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A Proud Tradition of Educating Girls

WGHS has a long and distinguished history of providing an exceptional education for girls, with the school motto, 'Each for All and All for God', today ensconced within the spirit and ethos of the school.

In 1864, The Taunton Commission, set up to investigate secondary schools (for girls in particular) recommended that some endowments, which had previously been used exclusively for boys' education, should now be allotted to girls. This was at a time when overriding public opinion was that women should 'remain at home, sit still, keep house and bring up children'.

This became law in 1869 when the Endowed Schools Act was passed and the way was now open for girls’ schools to be founded.

In 1869 there was no thought of admitting girls to old established boys’ grammar schools and the citizens of Wakefield were not eager to be pioneers. In 1875 Wakefield Grammar School Foundation was founded by the governors of the existing boys’ grammar school - Queen Elizabeth Grammar School (QEGS) which was founded in 1591.

Governors at the already-established QEGS agreed to pursue this movement so that girls, as well as boys, could benefit. As a result, Wakefield Girls' High School opened its doors to 58 girls aged 8-17 on September 16, 1878. The school was located at Wentworth House (its current location), former home of wool manufacturer Elias Holt. Miss Allen was appointed as Headmistress supported by three other female members of staff. Miss Allen and her staff lived on the second and third floors of Wentworth House.

The Wakefield Express supported the opening describing the school as “a seminary for young ladies.. the ultimate success of the establishment is looked forward to with great confidence”. Entry was by examination and fees were fixed at £10 per year. Most of the lessons took place in the morning with afternoons devoted to music, drawing and sewing.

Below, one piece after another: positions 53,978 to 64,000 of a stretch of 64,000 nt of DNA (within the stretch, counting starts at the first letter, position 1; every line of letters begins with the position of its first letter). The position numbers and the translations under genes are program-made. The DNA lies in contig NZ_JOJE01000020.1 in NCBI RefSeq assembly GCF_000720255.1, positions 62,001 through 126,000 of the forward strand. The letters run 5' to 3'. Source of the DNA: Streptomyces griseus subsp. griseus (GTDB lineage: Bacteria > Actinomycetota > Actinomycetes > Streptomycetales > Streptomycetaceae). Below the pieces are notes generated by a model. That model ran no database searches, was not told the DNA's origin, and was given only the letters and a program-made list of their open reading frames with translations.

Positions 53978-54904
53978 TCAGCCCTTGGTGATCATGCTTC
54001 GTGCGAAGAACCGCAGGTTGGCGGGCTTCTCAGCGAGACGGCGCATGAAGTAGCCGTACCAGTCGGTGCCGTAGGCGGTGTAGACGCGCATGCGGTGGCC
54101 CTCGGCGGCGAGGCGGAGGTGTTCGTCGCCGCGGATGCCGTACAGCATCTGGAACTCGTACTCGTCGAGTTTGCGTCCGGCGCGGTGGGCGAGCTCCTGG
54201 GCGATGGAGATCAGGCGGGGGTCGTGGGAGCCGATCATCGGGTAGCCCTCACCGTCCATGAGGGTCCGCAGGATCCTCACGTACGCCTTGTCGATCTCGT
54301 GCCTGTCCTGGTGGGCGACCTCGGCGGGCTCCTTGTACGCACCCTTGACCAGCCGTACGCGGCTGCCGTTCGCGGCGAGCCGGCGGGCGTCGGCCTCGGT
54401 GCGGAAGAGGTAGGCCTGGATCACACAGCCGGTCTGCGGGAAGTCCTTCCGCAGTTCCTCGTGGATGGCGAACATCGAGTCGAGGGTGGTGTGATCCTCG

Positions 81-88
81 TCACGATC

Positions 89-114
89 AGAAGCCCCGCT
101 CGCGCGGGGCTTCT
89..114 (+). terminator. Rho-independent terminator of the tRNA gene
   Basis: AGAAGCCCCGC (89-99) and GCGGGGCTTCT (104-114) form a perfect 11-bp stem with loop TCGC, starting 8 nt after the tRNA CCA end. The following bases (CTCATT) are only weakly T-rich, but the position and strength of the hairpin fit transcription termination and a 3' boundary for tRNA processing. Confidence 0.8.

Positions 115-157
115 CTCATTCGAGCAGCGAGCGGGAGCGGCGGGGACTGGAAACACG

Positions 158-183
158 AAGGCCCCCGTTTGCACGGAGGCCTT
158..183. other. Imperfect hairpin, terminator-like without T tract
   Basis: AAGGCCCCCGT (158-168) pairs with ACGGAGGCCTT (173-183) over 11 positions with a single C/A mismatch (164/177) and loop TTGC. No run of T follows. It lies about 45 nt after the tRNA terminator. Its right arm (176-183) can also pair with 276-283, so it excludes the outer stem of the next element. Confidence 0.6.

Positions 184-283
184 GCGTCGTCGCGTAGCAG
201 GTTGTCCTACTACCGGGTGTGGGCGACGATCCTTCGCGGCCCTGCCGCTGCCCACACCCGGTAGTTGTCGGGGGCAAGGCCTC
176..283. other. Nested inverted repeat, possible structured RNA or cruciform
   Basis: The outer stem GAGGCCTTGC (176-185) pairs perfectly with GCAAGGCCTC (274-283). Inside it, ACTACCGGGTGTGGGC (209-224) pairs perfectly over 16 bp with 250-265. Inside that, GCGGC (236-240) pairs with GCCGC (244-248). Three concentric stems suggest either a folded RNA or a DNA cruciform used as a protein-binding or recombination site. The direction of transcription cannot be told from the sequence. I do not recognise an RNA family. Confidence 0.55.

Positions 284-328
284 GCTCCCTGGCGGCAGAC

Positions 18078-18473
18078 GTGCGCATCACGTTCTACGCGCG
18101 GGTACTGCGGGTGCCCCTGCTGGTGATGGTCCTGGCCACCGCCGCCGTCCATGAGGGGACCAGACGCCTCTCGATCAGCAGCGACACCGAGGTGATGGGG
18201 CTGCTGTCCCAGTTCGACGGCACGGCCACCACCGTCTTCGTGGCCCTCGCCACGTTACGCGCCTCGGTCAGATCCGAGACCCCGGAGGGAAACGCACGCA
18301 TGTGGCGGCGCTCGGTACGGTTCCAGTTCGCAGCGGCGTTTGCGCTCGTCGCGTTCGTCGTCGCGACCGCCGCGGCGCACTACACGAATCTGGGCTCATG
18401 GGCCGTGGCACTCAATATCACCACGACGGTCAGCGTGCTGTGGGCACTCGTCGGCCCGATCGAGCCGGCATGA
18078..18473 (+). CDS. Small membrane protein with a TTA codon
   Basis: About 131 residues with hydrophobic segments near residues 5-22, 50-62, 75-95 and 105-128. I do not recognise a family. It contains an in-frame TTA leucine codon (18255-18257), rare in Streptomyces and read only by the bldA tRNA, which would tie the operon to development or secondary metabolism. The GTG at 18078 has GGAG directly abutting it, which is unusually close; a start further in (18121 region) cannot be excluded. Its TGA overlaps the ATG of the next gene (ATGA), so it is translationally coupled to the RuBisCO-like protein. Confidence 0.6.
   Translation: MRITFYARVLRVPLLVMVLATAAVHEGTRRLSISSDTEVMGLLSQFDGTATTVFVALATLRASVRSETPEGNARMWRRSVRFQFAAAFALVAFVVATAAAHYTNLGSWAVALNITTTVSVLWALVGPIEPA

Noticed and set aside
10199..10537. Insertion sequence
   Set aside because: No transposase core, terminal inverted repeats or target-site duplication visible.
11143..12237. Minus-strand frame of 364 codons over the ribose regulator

In August 1914 WWI broke out. All school expeditions and functions were foregone, in turn raising £40 for an ambulance which went to the front and served the Belgian Army with ‘Presented by Wakefield Girls’ High School’ painted on its side.

Following the retirement of Mrs Kingswell in 1949, Miss Knott became Headmistress, remaining appointed until 1973. In 1978 the school celebrated its Centenary under the leadership of Headmistress Miss Hand, who retired in 1987.

WGHS became an independent fee-paying school in 1982, following the government's removal of the Direct Grant Status.

In 1987 Mrs Langham was appointed as Headmistress, where she spent over 22 years at the helm. During this time, she was appointed President of the Girls' School Association and was awarded a CBE for her services to education.

Today, Mrs Gunson (appointed in September 2015) leads the happy and successful WGHS Senior School community, ensuring that every girl excels and achieves, and that the school continues to lead the way in girl-centred learning.

The Junior School opened in 1881 for pupils from 5 years of age, relocating to its own premises (St. John's House) in 1967. The people involved in the early history of St. John’s House are remembered in the names given to the schools’ four houses: Barff, Lee, Mackie and Newstead.

Mulberry House was officially opened in February 2002, with its characteristic pencil fences and light and airy interior creating a safe and stimulating learning environment for younger girls.

Today, the Junior School, under the leadership of Mrs Edwards, very much values the traditions of the past whilst embracing the future and specific strategies of girls’ education.

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